Peter, this is the site that I spoke of. The site to the south of the line was a coal yard, the grid reference is a point to the south of that, a spur from the coal yard perhaps? There was also the loop siding on the north side of the line that you can see on the 1961 map. I used to pass this point on my daily commute to work in the mid 80's. At that time all sidings had been recently lifted but the yards were still intact. A corner of the south yard was still being used by a coal merchant. The only building on the site was a derelict brick built shed the rest of the site had a cinder surface. The yard on the north side was a lot smaller with a steep access from the lane. It had a similar shed to the other yard, a concrete surface and some concrete structures that looked like wartime anti-tank obstacles but not easily seen due to fly tippers, the site appeared abandoned.
I will try to visit the site but I fear that I may not be able to gain access.

PNK
17-06-2009, 12:27
The main reason for including the 1961 map was what appeared to be tanks. They could be me wanting to see them though.
If the site was cleared in the late 60s or 70s it might not be recognisable as an ex-fuel depot now. It's a pity the maps weren't clearer.
Maybe the railway fraternity can help with this one?

philbasildon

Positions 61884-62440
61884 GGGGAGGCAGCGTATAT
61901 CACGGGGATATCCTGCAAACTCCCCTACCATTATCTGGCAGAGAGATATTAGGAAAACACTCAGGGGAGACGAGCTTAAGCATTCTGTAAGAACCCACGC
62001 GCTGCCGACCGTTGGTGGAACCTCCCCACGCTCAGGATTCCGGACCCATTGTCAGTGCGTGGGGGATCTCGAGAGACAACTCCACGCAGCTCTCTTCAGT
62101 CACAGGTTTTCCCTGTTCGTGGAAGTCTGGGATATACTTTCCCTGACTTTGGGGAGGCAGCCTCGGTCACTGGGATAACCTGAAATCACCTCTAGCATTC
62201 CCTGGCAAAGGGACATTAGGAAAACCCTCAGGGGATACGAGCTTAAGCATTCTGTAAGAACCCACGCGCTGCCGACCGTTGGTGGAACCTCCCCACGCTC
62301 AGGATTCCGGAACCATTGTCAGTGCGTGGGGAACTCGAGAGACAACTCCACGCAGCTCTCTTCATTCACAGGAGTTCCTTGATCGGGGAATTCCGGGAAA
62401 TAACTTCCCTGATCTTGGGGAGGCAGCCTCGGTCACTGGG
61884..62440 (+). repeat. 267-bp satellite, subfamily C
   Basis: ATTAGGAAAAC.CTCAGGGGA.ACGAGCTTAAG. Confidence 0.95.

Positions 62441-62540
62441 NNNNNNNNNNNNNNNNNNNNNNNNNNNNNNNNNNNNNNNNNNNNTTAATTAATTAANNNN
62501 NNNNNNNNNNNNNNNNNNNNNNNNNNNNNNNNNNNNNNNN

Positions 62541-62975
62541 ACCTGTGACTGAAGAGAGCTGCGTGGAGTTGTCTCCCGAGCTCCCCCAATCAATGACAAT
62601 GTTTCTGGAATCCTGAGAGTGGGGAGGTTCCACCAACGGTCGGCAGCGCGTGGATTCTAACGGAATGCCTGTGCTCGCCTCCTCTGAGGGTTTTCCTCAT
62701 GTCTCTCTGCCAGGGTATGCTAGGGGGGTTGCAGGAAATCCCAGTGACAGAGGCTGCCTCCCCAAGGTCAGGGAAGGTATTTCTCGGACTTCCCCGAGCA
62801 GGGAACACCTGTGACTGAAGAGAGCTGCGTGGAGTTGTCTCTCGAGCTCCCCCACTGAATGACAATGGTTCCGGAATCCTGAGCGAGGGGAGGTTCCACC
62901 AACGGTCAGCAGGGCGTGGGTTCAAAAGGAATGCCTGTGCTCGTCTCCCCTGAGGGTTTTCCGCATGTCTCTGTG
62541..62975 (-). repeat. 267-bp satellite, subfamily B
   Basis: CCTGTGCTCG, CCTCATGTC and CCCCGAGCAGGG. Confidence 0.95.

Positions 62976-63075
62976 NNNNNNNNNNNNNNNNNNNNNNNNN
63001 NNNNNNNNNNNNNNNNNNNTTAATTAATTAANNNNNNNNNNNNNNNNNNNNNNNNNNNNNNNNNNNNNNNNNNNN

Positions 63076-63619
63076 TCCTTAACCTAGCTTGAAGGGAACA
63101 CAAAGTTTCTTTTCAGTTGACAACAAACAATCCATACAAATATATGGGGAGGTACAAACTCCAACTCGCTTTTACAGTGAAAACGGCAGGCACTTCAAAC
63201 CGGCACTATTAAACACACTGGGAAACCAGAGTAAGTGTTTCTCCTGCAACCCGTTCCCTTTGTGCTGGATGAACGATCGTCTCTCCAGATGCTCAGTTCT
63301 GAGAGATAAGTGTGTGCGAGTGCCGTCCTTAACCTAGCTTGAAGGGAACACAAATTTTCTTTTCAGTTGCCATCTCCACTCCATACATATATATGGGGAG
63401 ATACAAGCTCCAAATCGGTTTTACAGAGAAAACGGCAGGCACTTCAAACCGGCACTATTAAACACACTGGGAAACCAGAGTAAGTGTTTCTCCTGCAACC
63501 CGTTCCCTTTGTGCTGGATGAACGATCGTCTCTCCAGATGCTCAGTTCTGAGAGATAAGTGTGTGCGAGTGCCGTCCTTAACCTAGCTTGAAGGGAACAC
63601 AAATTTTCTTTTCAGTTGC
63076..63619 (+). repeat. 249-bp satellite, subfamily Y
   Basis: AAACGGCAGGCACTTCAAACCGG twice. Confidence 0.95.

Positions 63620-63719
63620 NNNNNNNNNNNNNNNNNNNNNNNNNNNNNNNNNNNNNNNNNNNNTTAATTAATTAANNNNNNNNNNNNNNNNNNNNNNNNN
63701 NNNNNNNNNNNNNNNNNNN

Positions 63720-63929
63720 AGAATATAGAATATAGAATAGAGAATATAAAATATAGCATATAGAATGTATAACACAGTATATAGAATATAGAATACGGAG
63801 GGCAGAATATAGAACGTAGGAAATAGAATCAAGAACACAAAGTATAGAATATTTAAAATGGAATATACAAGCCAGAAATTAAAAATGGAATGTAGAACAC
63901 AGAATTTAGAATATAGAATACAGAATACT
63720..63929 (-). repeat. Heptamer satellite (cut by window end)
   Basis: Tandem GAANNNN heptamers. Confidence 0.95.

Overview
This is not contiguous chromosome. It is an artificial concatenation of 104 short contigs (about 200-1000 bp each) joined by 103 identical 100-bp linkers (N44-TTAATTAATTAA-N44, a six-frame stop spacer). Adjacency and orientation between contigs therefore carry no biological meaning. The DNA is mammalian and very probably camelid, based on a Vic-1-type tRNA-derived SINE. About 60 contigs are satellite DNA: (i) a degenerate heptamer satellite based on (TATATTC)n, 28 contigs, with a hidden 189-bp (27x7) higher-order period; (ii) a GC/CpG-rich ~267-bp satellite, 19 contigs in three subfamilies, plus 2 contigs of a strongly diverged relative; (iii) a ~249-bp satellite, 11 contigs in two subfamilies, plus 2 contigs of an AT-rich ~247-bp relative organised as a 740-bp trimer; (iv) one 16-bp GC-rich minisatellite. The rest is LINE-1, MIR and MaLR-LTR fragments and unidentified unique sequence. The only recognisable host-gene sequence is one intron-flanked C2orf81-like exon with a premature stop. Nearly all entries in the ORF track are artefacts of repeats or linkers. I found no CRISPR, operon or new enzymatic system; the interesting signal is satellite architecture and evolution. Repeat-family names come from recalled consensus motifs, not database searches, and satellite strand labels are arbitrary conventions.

17-06-2009, 12:55
The 1961 map is so small that I cannot see any detail. I have the 1/25000 scale map of the area which was published in the 70's. Large scale maps are held in the local libraries so I will have to visit the local (Shenfield?) library to see what they have.

Engineer
17-06-2009, 22:26
Hope you all find it, I spent some time on it and gave up!

PNK
17-06-2009, 22:30
This might be worth looking at. Its the sidings and its an Air Minisrty drawing. Dated 1938 so it could be the original drawings!

http://seax.essexcc.gov.uk/result_details.asp?DocID=830909

philbasildon
17-06-2009, 22:48
That is interesting in that the two brick huts I mentioned both dated from the 1930's. The line from Romford to Shenfield was quadrupled during the 1930's and this included the flyover just to the west. I will have to visit the ERO and have a look at the map.

PETERTHEEATER
18-06-2009, 08:16
A knowledgeable LNER enthusiast has sent me this response:

The siding was located on the up side of the line between Mountnessing Junction (21m 33ch) and Wash Road (bridge No 744) 21m 54ch.

If you go onto Google maps/satelite you will see an industrial estate Prospect Way and Wash Road. The concrete mixing plant (on the satelite image you can just make out a yellow concrete ready mix lorry) next to the railway, with its own access off Wash Road, is the site of the siding to which you refer.

I can remember the siding, which probably means it was site extant in the 1960s.

That would be the siding on the northside (up-line!) just before the bridge. The trace can just be seen on satellite imagery. It is the one mentioned by Phil.

The site has been obliterated but I think there is enough evidence to put it here.

philbasildon
18-06-2009, 09:38
The 'up' side would be the south side of the line. 'Up' in railway terms means up to the major terminus, London in this case.

philbasildon
18-06-2009, 10:01